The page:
While most attention focuses on the southern border, growing numbers of migrants take to the sea to reach the United States.
[Migration Policy Institute] “While the 14,500 maritime migration attempts in fiscal year (FY) 2021 were just 1 percent of the encounters at the southwest border that year, U.S. interdictions of Haitians and Cubans at sea have collectively reached a level not seen since the 1990s. The sea arrivals can comprise a significant share for some nationalities; for example, the more than 4,400 maritime interdictions of Haitians between October and May represented nearly one-fifth of total encounters of Haitians trying to enter the United States without authorization during that period. …
“In the first seven months of FY 2022, the U.S. Coast Guard interdicted more Haitians at sea than during any previous full fiscal year since 1994 (see Figure 1). It interdicted nearly 2,000 Cubans at sea in the same period, more than any fiscal year since 2016 and with FY 2022 on track to be the second highest year of Cuban interdictions since 1994. …
“The increase in maritime migration is principally due to deteriorating conditions in countries of origin and the absence of legal opportunities to enter the United States. …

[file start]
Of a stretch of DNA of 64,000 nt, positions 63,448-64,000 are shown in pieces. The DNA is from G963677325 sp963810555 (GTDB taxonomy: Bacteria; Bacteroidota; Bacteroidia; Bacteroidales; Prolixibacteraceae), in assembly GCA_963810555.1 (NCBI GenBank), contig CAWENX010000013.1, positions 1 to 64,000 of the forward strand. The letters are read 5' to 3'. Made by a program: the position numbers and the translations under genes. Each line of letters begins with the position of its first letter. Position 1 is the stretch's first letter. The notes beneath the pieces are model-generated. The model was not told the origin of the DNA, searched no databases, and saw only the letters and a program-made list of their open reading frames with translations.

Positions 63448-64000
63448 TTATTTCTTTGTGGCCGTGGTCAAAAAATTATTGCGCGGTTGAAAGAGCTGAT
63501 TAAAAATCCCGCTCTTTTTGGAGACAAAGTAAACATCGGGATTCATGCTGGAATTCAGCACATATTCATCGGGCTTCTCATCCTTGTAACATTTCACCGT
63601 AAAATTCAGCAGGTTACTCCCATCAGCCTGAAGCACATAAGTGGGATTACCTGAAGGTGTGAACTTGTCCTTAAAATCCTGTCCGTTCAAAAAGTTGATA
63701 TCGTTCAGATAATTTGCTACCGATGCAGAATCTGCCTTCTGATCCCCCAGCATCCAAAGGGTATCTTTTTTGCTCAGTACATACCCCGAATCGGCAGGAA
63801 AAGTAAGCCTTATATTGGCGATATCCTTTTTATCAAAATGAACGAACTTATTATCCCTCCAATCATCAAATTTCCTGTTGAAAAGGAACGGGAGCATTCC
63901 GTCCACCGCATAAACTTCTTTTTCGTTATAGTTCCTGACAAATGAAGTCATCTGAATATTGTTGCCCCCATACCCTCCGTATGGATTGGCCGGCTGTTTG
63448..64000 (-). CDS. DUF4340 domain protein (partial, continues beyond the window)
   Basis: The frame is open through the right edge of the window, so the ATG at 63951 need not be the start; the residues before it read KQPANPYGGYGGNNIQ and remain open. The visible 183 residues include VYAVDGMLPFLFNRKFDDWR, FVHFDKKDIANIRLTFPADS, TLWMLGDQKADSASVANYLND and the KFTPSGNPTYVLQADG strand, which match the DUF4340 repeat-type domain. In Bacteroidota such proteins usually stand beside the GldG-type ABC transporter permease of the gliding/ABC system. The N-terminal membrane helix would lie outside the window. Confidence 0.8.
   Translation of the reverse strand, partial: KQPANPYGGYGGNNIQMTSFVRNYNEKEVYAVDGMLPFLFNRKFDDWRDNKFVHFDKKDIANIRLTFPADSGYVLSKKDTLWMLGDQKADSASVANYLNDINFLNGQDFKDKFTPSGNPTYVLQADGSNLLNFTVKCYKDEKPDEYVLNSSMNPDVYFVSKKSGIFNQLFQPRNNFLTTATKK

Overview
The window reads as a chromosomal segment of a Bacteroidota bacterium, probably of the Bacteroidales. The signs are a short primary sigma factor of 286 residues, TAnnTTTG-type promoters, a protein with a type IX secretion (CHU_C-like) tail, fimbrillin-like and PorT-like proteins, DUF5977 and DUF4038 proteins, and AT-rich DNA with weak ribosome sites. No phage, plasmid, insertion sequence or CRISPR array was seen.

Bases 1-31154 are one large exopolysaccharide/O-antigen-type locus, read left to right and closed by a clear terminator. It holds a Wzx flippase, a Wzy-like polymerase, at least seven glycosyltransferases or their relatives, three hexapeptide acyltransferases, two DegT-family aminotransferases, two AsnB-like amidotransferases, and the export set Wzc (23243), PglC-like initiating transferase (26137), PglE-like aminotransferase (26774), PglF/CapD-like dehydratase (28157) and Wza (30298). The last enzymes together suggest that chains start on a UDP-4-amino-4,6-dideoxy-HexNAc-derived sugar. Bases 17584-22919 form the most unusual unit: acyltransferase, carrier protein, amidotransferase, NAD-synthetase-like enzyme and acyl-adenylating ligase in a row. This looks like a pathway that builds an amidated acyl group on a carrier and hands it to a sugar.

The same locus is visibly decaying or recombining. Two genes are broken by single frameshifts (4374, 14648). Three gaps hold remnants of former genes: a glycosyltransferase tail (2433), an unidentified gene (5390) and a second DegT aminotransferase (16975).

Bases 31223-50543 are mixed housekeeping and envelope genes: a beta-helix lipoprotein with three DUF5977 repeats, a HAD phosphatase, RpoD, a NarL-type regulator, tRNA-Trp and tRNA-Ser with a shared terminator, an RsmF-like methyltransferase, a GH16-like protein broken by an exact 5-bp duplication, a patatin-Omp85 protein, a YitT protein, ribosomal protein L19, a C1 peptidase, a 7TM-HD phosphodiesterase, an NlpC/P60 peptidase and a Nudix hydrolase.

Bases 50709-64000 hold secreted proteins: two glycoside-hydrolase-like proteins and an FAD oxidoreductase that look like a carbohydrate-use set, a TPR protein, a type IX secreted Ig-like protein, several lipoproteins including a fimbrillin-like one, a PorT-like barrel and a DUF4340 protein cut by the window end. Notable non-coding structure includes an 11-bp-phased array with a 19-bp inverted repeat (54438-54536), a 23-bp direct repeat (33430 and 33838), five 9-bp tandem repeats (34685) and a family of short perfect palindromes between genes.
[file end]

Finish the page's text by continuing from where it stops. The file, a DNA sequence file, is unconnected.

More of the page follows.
“Migrants of any nationality intercepted at sea have no route to come to the United States; they are either repatriated or held at Guantanamo Bay while the United States looks to resettle them in another country. They are not always given asylum screenings …”
A ruling by a federal judge in Washington, DC may offer a limited exception to the Title 42 bar to asylum seekers.
[NBC] “The order, which restores the ability of migrant families to cite fear of persecution and torture as a path toward seeking protections in the U.S., coincides with a separate federal ruling in Louisiana that prevents the Biden administration from lifting Title 42.
“The new guidance issued to Customs and Border Protection and Immigration and Customs Enforcement went into effect at 12:01 a.m. Monday, according to documents obtained by NBC News. It states that if CBP officers notice at least one member of the family showing a verbal or nonverbal “manifestation of fear” of being expelled, they should either be released into the U.S. with a court date or sent to an asylum officer who can “determine whether the noncitizen is more likely than not to be persecuted or tortured in the country to which they would be expelled.””
Immigration detention, both physical and virtual, continues to grow.
[Syracuse University TRAC] “According to the most current data, Immigration and Customs Enforcement (ICE) held 22,281 immigrants in detention on May 7, 2022, the highest number in detention since the beginning of 2022 (although still smaller than the summer of 2021 when the number exceeded 27,000).
“The number of immigrants monitored on ICE’s electronic monitoring program known as ISAP or Alternatives to Detention continued its march upward to about 240,000. The vast majority of these, nearly 187,000, were monitored using a smartphone app called SmartLINK …”